A.V. Club Most Read

News Newswire Great Job, Internet!
TV Club All Reviews What's On Tonight
Video All Video A.V. Undercover A.V. Cocktail Club Film Club
Reviews All Reviews Film TV Music Books
Features All Features Newswire Random Roles
Sections Film Tv Music Food Comedy Books Games Aux
Our Company About Us Contact Advertise Privacy Policy Careers RSS
Onion Inc. Sites The Onion The A.V. Club ClickHole Onion Studios

Mark Hamill fulfills his Nerdist destiny and chaos returns to Doug Loves Movies

To listen to these and other podcasts, visit Podmass Central, our podcast hub. 

Podmass comments and suggestions for future coverage can be directed to podmass@avclub.com.


“It was a huge moment in history. Historically swearing in the first African-American president for the first time twice.” —John Oliver, The Bugle

“I don’t want you to feel bad ’cause your marriages didn’t work out.” —Lucinda Williams, WTF With Marc Maron

“I’m in Los Angeles, which means if I don’t talk about you and something you’re doing, it turns into the Apathy Dome.”—Greg Proops, The Smartest Man In The World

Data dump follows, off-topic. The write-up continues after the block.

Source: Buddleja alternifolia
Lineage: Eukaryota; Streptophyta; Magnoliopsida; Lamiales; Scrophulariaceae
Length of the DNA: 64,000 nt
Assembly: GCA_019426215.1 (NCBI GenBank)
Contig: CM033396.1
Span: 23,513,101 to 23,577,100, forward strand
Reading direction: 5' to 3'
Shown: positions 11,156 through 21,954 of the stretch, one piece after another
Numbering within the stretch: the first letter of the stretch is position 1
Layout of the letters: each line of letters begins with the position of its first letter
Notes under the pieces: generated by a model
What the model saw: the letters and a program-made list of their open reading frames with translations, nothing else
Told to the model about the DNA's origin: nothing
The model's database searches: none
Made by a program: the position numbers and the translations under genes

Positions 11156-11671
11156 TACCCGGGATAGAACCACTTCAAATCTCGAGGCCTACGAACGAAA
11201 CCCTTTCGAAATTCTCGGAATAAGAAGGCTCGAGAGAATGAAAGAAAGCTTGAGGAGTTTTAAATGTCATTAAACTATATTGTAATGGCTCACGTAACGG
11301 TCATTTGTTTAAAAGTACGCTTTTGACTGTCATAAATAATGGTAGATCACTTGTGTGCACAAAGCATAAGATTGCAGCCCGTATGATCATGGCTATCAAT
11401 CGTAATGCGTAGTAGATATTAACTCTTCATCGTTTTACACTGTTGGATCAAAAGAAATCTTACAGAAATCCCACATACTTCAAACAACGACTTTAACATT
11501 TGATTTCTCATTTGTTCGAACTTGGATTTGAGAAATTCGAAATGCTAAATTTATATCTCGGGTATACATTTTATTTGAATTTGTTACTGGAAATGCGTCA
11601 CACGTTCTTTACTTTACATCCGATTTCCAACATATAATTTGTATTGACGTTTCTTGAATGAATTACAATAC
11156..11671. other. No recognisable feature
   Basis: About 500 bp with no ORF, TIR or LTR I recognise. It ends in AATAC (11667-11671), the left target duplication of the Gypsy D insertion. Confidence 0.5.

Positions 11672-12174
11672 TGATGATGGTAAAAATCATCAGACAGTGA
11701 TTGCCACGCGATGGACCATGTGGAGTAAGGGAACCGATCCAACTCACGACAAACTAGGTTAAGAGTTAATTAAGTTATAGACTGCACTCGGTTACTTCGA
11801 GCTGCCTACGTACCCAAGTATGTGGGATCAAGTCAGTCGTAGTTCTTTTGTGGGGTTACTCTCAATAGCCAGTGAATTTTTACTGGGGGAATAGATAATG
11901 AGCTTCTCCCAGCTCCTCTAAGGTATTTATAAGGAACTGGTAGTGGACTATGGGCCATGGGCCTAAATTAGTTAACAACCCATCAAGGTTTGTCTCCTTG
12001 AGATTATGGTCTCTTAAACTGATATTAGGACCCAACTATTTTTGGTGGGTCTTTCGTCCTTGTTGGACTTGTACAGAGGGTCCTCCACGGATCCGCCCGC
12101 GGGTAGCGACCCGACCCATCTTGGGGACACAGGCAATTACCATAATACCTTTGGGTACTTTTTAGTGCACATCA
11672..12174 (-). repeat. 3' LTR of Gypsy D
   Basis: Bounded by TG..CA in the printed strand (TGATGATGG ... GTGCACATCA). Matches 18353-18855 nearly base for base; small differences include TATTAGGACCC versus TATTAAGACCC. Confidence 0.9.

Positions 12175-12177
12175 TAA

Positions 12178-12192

“I’m just laughing because I like that we’re going to go into a whole ‘What’s your favorite gluten-free brand?’ right off the bat. You never know what my podcast is going to be about.” —Mary Lynn Rajskub to Graham Elwood, Kickin’ It Mary Lynn Style

“How many times has somebody in Florida tried to smoke up an alligator?” —Jason Sklar, Sklarbro Country

“We’ve built a bridge of friendship and carried our goats across. Lay them in the grass with me, Jeff! One’s named Petey and one’s named Sweetie!”—Pete Holmes to Jeff Garlin, Doug Loves Movies

“I’m really insecure and scared that you don’t like me, but also I think I’m better than you!” —T.J. Miller impersonating Pete Holmes talking to Jeff Garlin, Doug Loves Movies


Kickin’ It Mary Lynn Style
Just as it has done with recording albums and making movies, technology has empowered just about anyone with a computer to make a podcast. And among those newly empowered creators, there are meticulous craftsmen who really explore the medium, and there are those who crank out barebones material with minimal effort. Kickin’ It Mary Lynn Style, featuring actor/comedian Mary Lynn Rajskub, is the latter. Rajskub invites comedians and actors over to her house for a freeform, casual chat for which she barely prepares. That “no research” tact is a popular one in podcasting these days, though it comes less from a dedication to spontaneous conversation than general laziness.